There is a limit to how fast a piston can move - any faster, and the piston more or less melts due to friction with the cylinder wall. The faster the piston moves, the more often it can burn gasoline and the more power it can make. So, for any given engine size, an engine with more cylinders will have smaller pistons that can move at higher RPM. For example, a Harley Big Twin has about 1600ccs and two cylinders. The Harley has a top engine speed of about 6,000 RPM, revolutions per minute. The Harley engine makes about 75 horse power. A Kawasaki ZZR 1400 has a slightly smaller engine than the Harley, but it has four cylinders. The Kawasaki has a top engine speed of 11,000 RPM, nearly twice as fast as the Harley. The ZZR 1400 makes about 190 horse power, a bit more than twice as much as the Harley. The Harley has a top speed of about 115 mph. The Kawasaki is electronically speed limited to 184mph; with very little trouble and expense you can remove the limiter and get this bike to over 200mph.

For a given engine size, more cylinders means the engine can spin faster and make more horse power. More cylinders also means more moving parts, so the engine is more expensive to manufacture. Engineers are very aware of this and so they only design four cylinder engines when they want to make a lot of horsepower.

A very popular engine size for a Japanese motorcycle is 600ccs. A motorcycle with a single cylinder 600cc engine, for example the Kawasaki KLR 650, has a maximum engine speed of about 7500 RPM and makes about 40 horsepower. The Kawasaki Ninja 650 has two cylinders and a maximum engine speed of about 11,000 RPM and makes about 70 horsepower. The Kawasaki Ninja ZX-6R has four cylinders and a maximum engine speed of 15,500 RPM, and makes about 103 horsepower. The KLR, a single cylinder bike, has a top speed of about 100 mph. The Ninja 650 has a top speed of about 120 mph. The ZX-6R has a top speed of about 160 mph. The very fastest motorcycles made right now are the 800cc MotoGP racing bikes. These motorcycles produce about 220 horsepower and have a top speed of about 220mph. So now I hope you can see why I state most emphatically that beginners should stay away from four cylinder motorcycles.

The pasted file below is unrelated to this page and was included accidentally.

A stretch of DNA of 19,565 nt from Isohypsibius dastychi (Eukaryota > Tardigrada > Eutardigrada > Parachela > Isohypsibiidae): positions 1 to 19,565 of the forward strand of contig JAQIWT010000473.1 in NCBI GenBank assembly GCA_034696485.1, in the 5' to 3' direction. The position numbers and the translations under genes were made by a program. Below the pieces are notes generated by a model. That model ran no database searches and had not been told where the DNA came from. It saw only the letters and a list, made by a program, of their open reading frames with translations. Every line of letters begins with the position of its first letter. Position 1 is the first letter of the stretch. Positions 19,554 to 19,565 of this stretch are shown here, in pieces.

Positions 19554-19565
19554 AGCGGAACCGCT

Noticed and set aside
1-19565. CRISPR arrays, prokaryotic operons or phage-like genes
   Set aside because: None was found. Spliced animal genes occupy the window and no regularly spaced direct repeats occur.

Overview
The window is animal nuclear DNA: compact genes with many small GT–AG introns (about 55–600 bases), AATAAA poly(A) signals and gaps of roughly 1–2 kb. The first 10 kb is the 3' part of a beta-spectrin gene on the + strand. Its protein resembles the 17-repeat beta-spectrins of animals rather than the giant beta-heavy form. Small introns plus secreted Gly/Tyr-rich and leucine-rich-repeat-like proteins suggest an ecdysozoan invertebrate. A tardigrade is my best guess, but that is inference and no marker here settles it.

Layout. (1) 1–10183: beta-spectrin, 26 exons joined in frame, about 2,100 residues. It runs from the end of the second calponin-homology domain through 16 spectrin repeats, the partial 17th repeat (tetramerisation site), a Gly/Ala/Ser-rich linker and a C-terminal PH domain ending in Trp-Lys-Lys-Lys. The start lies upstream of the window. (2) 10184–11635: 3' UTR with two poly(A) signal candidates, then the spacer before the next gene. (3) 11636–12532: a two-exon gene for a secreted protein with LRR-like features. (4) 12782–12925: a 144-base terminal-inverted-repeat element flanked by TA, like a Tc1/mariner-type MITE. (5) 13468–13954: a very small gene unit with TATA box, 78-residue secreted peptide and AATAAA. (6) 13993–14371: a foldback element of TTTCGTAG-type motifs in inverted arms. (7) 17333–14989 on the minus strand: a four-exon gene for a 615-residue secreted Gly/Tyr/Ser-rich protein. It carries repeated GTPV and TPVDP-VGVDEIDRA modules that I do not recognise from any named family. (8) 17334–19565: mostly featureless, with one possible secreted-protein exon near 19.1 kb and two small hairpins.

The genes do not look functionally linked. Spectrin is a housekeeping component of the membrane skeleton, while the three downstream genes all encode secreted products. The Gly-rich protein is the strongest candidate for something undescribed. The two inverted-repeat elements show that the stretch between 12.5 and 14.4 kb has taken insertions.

As we have seen, different engines of the same size can make very different amounts of horsepower. In spite of this, I'll tell you about how much power to expect from a given engine size. A 125cc bike makes about 10 horsepower, and will have a top speed of about 55mph. This bike cannot legally travel on most freeways. A 200cc bike makes roughly 18 horsepower and has a top speed of perhaps 72mph. This bike is also typically illegal to ride on freeways, but it can (barely) keep up. A 500cc single cylinder bike makes about 40 horsepower and has a top speed of nearly 100 mph. A 600cc single cylinder bike makes almost 50 horsepower and can go almost 110mph. A 650cc two cylinder bike makes roughly 70 horsepower, and can go about 120mph.

These days, Americans are accustomed to great excess. I'm frequently asked if a 650cc bike can actually keep up on the freeway or safely travel moderate distances. In the 1960s, the British 600cc twin cylinder motorcycles were the largest fastest things made, and people considered them expert bikes. Today this same bike would make my beginner list - this is perhaps an indictment of my judgement, but that's how things are today. When Robert Persig (author of Zen and the Art of Motorcycle Maintenance) put his son on the back of his motorcycle and rode from Minnesota to San Francisco, he was riding a Honda 305cc two cylinder motorcycle, a bike with performance comparable to a 500cc single and far inferior to any of the 650 twin cylinder bikes listed above.